Embracing ‘Rape’

The White House is stepping up the fight to combat rape — so much depends on how we talk about it and whether we talk about it at all.

National Journal
Lucia Graves
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Lucia Graves
April 30, 2014, 1:04 a.m.

“We ask the wrong ques­tion,” said Vice Pres­id­ent Joe Biden of pro­tect­ing col­lege stu­dents from rape. “We con­tin­ue to ask ques­tions like, ‘What were you wear­ing? What did you say, what did you do?’ “

Those re­marks came Tues­day af­ter­noon as part of a lar­ger White House push to com­bat rape on col­lege cam­puses, with the ad­min­is­tra­tion re­leas­ing new guidelines for col­leges and uni­versit­ies around the coun­try.

Biden’s com­ment is par­tic­u­larly apt be­cause it em­phas­izes the role of word choice in how we think about col­lege rape. What do au­thor­it­ies ask? How do vic­tims re­lay their story? Do they tell their story at all? While rape is ex­tremely com­mon — one in five wo­men will be sexu­ally as­saul­ted while in col­lege — just 12 per­cent of such at­tacks are ever re­por­ted. When they are, too many uni­versit­ies fail to take the ap­pro­pri­ate ac­tions.

The Obama ad­min­is­tra­tion hopes to jump-start the dia­logue around those is­sues by, among oth­er things, provid­ing schools with a tool kit de­signed to gauge the pre­val­ence of sexu­al as­sault on cam­pus; is­su­ing guidelines to make sure stu­dents know there are on-cam­pus coun­selors they can talk to in con­fid­ence; and rolling out a new web­site, www.NotAlone.gov, aimed at mak­ing en­force­ment data and leg­al re­sources pub­licly avail­able.

It’s an im­port­ant step in mak­ing col­lege rape a na­tion­al fo­cus, but in lower­ing bar­ri­ers to the con­ver­sa­tion, the White House and oth­ers risk soften­ing lan­guage around the is­sue. That’s not an ac­cus­a­tion so much as a re­mind­er that how — and not just wheth­er — we talk about rape mat­ters a great deal.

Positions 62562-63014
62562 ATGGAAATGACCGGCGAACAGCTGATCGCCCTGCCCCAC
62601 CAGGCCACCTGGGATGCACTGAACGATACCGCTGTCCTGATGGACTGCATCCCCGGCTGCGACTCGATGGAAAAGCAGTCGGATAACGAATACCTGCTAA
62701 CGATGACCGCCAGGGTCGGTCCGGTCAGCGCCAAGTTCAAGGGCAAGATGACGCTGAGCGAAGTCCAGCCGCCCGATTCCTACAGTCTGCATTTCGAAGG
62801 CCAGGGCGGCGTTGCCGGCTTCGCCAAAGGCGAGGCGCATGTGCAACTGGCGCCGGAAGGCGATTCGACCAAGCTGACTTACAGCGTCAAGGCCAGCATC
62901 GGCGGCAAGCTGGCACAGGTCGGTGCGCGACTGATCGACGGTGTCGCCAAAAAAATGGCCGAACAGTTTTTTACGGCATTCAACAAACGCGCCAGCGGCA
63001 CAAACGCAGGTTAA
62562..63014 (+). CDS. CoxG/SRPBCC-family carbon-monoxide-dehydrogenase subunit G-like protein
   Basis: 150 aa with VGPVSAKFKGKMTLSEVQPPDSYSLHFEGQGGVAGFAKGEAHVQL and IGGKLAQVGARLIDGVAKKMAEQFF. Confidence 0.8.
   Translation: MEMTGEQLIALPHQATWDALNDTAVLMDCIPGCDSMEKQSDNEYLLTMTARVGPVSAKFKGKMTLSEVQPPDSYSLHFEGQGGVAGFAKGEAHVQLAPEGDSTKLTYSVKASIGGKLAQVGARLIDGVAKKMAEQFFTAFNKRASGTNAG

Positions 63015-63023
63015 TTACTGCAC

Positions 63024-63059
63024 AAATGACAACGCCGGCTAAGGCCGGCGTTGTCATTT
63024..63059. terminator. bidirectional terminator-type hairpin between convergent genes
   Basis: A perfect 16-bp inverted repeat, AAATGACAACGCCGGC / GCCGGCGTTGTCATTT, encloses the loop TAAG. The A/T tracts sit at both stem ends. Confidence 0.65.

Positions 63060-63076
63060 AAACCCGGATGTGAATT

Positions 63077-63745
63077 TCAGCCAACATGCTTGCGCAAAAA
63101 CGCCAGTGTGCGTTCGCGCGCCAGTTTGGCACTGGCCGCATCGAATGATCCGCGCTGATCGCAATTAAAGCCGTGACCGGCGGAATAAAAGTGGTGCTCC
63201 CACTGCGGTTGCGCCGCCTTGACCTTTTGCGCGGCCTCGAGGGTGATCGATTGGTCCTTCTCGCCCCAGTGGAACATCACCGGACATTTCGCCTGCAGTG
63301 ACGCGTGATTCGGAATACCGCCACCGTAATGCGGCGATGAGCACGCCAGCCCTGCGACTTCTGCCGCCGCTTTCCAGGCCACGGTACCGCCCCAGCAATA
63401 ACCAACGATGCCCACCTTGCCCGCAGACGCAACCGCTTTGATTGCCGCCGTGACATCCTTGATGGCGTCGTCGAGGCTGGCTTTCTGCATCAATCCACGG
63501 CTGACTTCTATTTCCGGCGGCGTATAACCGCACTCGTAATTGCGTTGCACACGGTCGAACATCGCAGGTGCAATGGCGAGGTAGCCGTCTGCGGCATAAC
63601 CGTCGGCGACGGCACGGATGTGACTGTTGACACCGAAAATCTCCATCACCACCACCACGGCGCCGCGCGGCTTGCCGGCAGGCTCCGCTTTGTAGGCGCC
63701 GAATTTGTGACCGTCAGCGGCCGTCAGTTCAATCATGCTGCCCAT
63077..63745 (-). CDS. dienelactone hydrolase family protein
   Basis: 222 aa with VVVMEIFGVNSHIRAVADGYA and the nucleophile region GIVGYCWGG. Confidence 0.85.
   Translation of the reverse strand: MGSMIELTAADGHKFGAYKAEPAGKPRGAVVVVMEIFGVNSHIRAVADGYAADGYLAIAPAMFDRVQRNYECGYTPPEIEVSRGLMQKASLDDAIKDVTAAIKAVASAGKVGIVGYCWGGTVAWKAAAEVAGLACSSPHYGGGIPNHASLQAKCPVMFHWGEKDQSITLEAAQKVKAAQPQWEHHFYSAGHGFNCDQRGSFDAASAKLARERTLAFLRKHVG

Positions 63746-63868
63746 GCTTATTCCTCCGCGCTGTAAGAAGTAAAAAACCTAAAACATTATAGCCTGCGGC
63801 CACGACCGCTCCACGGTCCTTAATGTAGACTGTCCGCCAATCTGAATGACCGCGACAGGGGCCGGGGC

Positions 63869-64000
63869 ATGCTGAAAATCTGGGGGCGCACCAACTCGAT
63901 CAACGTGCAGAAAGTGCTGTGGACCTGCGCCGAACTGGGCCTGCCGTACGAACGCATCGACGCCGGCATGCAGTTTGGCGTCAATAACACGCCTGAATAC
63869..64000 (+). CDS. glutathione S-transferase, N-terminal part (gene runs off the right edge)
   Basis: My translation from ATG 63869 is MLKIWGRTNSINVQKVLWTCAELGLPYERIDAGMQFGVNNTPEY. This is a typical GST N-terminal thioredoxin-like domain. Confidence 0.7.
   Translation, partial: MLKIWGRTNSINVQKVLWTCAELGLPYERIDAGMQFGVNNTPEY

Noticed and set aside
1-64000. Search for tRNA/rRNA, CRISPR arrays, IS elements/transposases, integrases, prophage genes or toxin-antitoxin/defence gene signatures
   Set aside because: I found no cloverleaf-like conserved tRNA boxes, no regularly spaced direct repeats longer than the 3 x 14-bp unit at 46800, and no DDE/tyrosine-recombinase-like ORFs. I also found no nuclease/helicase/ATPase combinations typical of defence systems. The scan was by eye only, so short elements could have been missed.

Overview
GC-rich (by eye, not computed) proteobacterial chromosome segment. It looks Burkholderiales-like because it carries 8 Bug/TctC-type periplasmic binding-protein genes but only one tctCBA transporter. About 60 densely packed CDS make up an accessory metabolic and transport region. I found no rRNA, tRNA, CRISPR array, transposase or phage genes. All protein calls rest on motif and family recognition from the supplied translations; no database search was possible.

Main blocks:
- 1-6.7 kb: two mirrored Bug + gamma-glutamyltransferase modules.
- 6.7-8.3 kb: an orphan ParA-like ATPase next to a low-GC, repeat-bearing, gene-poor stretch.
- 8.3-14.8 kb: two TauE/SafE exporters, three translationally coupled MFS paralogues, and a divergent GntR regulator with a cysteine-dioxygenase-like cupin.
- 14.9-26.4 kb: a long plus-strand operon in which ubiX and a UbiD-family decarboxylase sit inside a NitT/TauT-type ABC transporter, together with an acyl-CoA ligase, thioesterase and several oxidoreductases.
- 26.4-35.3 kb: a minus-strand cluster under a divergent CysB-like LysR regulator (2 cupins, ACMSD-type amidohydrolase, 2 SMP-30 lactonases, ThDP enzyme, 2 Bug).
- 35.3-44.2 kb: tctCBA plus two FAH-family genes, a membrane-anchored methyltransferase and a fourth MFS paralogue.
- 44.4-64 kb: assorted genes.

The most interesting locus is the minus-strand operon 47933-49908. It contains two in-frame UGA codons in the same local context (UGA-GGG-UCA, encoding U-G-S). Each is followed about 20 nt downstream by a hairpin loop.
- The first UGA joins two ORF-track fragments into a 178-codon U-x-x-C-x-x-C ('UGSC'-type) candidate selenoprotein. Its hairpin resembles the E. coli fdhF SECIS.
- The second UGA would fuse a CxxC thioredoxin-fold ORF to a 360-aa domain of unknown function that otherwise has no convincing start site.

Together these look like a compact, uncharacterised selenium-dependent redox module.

Brett Soko­low, a law­yer who has long ad­vised col­leges on how to deal with rape on their cam­puses, ad­voc­ates the use of the term “non-con­sen­su­al sex” on the grounds that col­lege ad­min­is­trat­ors don’t want to say the word “rape” or be­lieve the lo­gic­al ex­ten­sion: that their stu­dents may be rap­ists. Us­ing “non-con­sen­su­al sex” makes con­ver­sa­tions easi­er.

But as The Wash­ing­ton Post‘s Petula De­vorak noted, rebrand­ing rape makes ac­count­ab­il­ity even harder to come by. “The new­er, more pal­at­able term at col­leges across the coun­try is ‘non-con­sen­su­al sex,’” she wrote Monday. “And it’s be­come part of the weasel­ing, white­wash­ing way we deal with sexu­al as­sault, sexu­al har­ass­ment, and rape.” Rape, as any good fem­in­ist knows, isn’t sex, it’s an act of vi­ol­ence, and Fem­in­ist­ing.com has been even more un­equi­voc­al on the is­sue, tak­ing shots at the me­dia in par­tic­u­lar for us­ing what Soko­low re­com­mends.

The White House in its dis­trib­uted ma­ter­i­als doesn’t say any­thing par­tic­u­lar about a pref­er­ence for us­ing “rape” over oth­er terms, em­ploy­ing the term “sexu­al as­sault” as a sort of catch-all, and in some more spe­cif­ic in­stances, “rape.”

Au­thor­it­ies have of­ten re­lied on broad terms like “sexu­al as­sault” and “sexu­al ab­use” and “mo­lesta­tion” for sex crimes that don’t in­volve pen­et­ra­tion. But those words risk ob­scur­ing the truth in a eu­phem­ism.

“It’s be­com­ing pop­u­lar to use terms like ‘un­wanted sex’ to de­scribe rape,” said Char­ity Wilkin­son, a clin­ic­al psy­cho­lo­gist at Rut­gers Uni­versity who has worked with rape sur­viv­ors for years. “And I think people be­lieve they’re do­ing it for good reas­ons, or are at least com­ing from a place of try­ing to help, but it tends to have det­ri­ment­al ef­fects.”

She isn’t the only one with ad­vice. Aman­da Hess, writ­ing in Slate, notes the im­port­ance of put­ting the em­phas­is on rap­ists’ be­ha­vi­or and not the ac­tions of vic­tims. Still oth­ers want to re­claim the term “rape” for the bru­tal­ity it con­veys.

Chan­ging the lan­guage around rape — and, more spe­cific­ally, em­bra­cing that word — won’t change the past ex­per­i­ences of its vic­tims, but spe­cificity of lan­guage is the first step in un­der­stand­ing what happened and pre­vent­ing such crimes. That’s something the White House and any in­sti­tu­tion seek­ing to com­bat col­lege rape should keep in mind.

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